Feathercoin daemon and wallet production version 0.17.0.1

Which countries host spam?


  • Moderators | Tip wrapper

    I’ve combined a list of repeat offenders, spam, ssh attacks as a general research. Cross checked with http://www.stopforumspam.com/

    Where does all this spam comes from? Is it all proxied? are some IP ranges the wild west? Are there many botnets being used? Are some questions worth asking.

    The chart shows “ranges” where multiple spamming or other abuse has been logged. Thousands of data points have been compressed to about 550 IP ranges susceptible to hosting spammers.

    Some of the ranges are particular host services otherwise they are random IPs from bots or a rogue spammer exploiting a school or someone using their own or someone else’s phone or PC.

    Also, note that USA might have most, but they have way more connections, so proportionally you’d expect them to be high. The same applies to the China figures which may be small proportionally for such a large population.

    banlist country analysis 19 01 2016 ordered


  • | Tip mirrax

    @wrapper said:

    I’ve combined a list of repeat offenders, spam, ssh attacks as a general research. Cross checked with http://www.stopforumspam.com/

    Where does all this spam comes from? Is it all proxied? are some IP ranges the wild west? Are there many botnets being used? Are some questions worth asking.

    The chart shows “ranges” where multiple spamming or other abuse has been logged. Thousands of data points have been compressed to about 550 IP ranges susceptible to hosting spammers.

    Some of the ranges are particular host services otherwise they are random IPs from bots or a rogue spammer exploiting a school or someone using their own or someone else’s phone or PC.

    Also, note that USA might have most, but they have way more connections, so proportionally you’d expect them to be high. The same applies to the China figures which may be small proportionally for such a large population.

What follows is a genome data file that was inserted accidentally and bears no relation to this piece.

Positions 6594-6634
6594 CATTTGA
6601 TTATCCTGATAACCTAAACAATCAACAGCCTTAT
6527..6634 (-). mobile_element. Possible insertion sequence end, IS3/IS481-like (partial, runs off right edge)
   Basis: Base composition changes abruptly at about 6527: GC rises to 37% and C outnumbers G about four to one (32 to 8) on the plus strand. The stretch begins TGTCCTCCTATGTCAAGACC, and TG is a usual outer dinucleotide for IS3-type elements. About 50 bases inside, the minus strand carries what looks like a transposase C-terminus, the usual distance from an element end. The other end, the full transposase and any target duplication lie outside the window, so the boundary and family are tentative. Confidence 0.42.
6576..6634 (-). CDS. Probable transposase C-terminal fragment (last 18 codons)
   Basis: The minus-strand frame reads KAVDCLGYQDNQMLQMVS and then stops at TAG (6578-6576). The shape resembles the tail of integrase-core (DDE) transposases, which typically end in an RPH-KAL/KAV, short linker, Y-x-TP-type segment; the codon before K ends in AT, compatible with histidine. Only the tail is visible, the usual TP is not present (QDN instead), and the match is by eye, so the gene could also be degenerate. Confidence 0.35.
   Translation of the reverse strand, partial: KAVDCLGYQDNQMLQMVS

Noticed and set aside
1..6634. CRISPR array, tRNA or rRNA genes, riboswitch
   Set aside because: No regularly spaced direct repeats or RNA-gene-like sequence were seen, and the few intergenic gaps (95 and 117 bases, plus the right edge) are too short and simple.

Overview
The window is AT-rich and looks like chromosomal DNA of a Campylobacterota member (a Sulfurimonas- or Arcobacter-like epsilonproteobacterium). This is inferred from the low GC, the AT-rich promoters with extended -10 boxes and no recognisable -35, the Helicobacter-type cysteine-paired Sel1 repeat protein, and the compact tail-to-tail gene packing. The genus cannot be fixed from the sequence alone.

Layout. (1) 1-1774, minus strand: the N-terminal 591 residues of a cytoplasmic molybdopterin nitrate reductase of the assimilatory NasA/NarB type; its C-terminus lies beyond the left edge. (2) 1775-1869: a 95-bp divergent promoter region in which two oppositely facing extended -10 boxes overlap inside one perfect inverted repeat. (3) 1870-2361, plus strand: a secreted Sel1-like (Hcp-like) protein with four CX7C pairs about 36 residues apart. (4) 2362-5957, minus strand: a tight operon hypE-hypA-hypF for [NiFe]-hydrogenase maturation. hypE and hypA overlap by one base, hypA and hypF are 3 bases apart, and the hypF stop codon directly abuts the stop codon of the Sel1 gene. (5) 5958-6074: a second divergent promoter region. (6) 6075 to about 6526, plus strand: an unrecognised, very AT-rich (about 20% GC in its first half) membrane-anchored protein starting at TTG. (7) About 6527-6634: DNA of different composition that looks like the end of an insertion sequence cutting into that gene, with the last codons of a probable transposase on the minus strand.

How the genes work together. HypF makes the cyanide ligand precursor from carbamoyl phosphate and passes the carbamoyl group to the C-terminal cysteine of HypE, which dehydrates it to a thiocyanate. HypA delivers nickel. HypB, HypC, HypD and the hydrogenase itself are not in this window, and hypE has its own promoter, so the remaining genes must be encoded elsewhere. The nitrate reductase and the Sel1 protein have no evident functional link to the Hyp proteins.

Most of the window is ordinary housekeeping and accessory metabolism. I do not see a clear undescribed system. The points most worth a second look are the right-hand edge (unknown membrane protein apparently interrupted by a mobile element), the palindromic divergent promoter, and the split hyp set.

https://cloud.githubusercontent.com/assets/4609536/12433055/cdeca080-bef6-11e5-8e9b-d3e81a7a83b3.jpg

    Czechoslovakia? Seriously?


  • Moderators | Tip wrapper

    Thanks for the spell checking but copying the error sort of defeats the point. I’ve pushed a fix to your issue to Github.


  • Moderators | Tip wrapper

    Verizon Routing Millions of IP Addresses for Cybercrime Gangs

    Over the past few years, spammers have sought out large ranges of IP addresses.

    By spreading out their sending patterns across a wide range of IP addresses, they can attempt to defeat spam filters and get spam and malware emails delivered where they are not wanted.

    However, IPv4 addresses are getting scarce and hard to come by. In fact, as of September 2015, the Internet Registry ARIN (American Registry for Internet Numbers) allocated the final block of IPv4 addresses from its free pool.

    Because spammers can’t easily obtain new IP addresses through legitimate means, they frequently resort to stealing IP address blocks that are dormant and aren’t being utilized by the rightful owners.

    There is a thriving black market in IP addresses; spammers don’t care whether the source of their IP addresses is legitimate or even legal. A cybercriminal that can steal a large IP address block (for example, a /16 or 65,536 IP addresses) can generate thousands of dollars per month.

    For cybercriminals to make use of their stolen blocks however, a crucial step is to find an Internet Service Provider(ISP) or network with the ability to route these IP addresses to the rest of the Internet by using an autonomous system number (ASN).

    Also crucial is finding an ISP who won’t look too closely at the highly suspicious routing request. To get the routes to their stolen IP addresses announced, criminals will present forged authorization documents (which constitutes felony wire fraud under U.S. law).

    http://www.spamhaus.org/news/article/726/

    https://www.spamhaus.org/statistics/networks/


  • Moderators | Tip wrapper

    Researchers have discovered multiple botnets January 27, 2016

    In 2014, law enforcement agencies revealed that they had disrupted a Russian botnet that targeted personal bank accounts and stole $100 million.

    Ben-Gurion University of the Negev cyber security researchers have discovered and traced approximately six botnets by analyzing data collected from past cyber attacks. The research was conducted at Deutsche Telekom Innovation [email protected] and was announced at Cybertech 2016 in Tel Aviv today.

    Botnets are networks of malicious, remotely updatable code that covertly lurk on infected computers. Using botnets, which until now were largely untraceable, hackers and cyber criminals can carry out powerful attacks, spread viruses, generate spam, and commit other types of online crime.

    http://phys.org/news/2016-01-multiple-botnets.html

    Know your Enemy: Tracking Botnets : Using honeynets to learn more about Bots

    https://www.honeynet.org/book/export/html/50